Our journey begins at La Victoria Bakery – the Mission’s past and present soul – where we meet our tour guide, Emunah. The bakery in the city and was founded more than 60 years ago. What I enjoy most about this bakery is that it is family owned and you can tell by the decor that the establishment carries a lot of history behind it’s sky blue 1950’s wall paper running across the ceiling and colorful paper cutouts strung across its walls in honor of Dia De Los Muertos. The focus of the bakery owners is to “satisfy the traditional customers – who look for the pan dulce or the conchan (shell) bread – as well as the ones who want to try new things (the smoked vanilla cupcake).”My favorite pastry bread is the suvadela:very airy, least dense and most sugary of the three breads I tried. The bread dissolves into a sweet powder with the first bite.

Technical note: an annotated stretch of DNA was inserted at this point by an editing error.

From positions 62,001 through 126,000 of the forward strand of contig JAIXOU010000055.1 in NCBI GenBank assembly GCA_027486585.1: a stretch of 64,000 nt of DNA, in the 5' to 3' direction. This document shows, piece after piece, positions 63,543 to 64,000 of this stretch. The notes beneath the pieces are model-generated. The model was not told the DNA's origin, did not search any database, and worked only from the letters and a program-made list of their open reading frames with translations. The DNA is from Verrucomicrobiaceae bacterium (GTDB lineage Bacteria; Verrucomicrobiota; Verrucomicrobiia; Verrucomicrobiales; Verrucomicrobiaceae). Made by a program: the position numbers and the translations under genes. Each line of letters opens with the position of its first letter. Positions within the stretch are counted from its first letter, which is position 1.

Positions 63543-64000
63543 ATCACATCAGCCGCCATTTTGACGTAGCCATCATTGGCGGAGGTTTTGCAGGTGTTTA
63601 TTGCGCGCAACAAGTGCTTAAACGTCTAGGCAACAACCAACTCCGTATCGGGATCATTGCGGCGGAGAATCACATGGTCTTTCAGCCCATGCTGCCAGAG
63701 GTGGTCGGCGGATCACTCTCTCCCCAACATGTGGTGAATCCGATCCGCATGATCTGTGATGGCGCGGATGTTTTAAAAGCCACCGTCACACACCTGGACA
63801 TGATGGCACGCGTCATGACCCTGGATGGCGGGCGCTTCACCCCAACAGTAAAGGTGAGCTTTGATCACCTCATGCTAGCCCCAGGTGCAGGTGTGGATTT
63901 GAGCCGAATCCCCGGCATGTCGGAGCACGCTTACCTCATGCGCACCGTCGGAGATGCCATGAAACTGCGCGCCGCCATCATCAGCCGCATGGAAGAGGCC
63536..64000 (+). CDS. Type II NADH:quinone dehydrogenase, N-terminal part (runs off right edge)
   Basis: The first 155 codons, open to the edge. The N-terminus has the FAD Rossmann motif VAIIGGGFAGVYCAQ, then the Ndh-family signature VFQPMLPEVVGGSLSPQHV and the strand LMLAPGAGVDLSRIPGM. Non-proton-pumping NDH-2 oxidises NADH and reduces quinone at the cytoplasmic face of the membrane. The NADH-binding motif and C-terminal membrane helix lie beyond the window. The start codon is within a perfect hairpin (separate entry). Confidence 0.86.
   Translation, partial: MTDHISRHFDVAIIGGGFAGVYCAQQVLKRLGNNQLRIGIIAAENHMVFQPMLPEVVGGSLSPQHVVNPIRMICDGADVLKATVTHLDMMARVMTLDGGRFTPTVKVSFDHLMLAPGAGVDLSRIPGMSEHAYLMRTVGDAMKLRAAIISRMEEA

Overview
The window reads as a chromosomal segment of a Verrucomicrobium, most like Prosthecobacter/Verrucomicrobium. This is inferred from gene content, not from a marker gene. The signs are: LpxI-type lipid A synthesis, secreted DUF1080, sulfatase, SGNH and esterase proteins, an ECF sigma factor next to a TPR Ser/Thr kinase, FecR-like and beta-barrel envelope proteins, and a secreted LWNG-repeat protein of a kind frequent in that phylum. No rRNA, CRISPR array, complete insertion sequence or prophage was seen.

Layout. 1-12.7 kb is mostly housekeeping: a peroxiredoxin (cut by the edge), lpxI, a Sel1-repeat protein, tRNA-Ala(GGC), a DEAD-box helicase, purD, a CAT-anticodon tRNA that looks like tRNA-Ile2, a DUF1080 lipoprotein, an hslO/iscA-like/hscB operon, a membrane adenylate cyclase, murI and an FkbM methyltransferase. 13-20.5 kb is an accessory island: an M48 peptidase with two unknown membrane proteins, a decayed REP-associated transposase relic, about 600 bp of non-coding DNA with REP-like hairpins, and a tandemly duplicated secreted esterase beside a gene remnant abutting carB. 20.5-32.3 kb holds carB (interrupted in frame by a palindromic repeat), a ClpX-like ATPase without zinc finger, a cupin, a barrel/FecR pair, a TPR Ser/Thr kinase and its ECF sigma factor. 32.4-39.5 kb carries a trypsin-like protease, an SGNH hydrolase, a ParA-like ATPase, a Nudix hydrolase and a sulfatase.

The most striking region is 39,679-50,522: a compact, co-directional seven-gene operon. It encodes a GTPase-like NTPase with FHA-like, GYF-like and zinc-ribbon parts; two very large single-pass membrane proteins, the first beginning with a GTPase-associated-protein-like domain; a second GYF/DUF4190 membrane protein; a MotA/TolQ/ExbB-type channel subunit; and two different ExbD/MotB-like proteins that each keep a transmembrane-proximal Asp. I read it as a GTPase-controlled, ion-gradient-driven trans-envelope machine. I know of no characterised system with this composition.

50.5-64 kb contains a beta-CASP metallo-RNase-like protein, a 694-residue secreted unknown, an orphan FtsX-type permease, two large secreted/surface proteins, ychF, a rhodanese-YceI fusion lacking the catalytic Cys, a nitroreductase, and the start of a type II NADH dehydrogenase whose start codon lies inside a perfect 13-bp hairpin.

We continue to the next destination, La Palma. La Palma is the Mexican version of an Italian delicatessen, they call it Mexica-tessen. Take a good bite into your first hurachas – a cross between a papusa stuffed with black beans and soft taco laid flat, covered in a cabbage and salsa party. I could five in this one sitting.

My favorite part is next. Let six of us squeeze into a four-person booth as we over indulge in the tomatino and guacamole salsa before diving into one of the best tacos that my mouth has ever met. Al pastor: tender barbequed pork thrown on a grill and slowly cooked to perfection; a Lebanese immigration influence. Al pastor tacos are my must-haves. Now, al pastor tacos from El Farolito are my new must-haves.

Humphry Slocumbe Ice Cream shop invites us over next. We are treated to three samples of unfamiliar flavors; Sweet Bourbon, Chocolate Smoked Sea Salt and Tahitian Vanilla. I pick the Tahitian Vanilla on a sugar cone and the dessert takes me on a sweet trip to a tropical shore. The taste is like coconut swirled in vanilla bean with a tangy after taste that reminds me of an orange or perhaps a pineapple.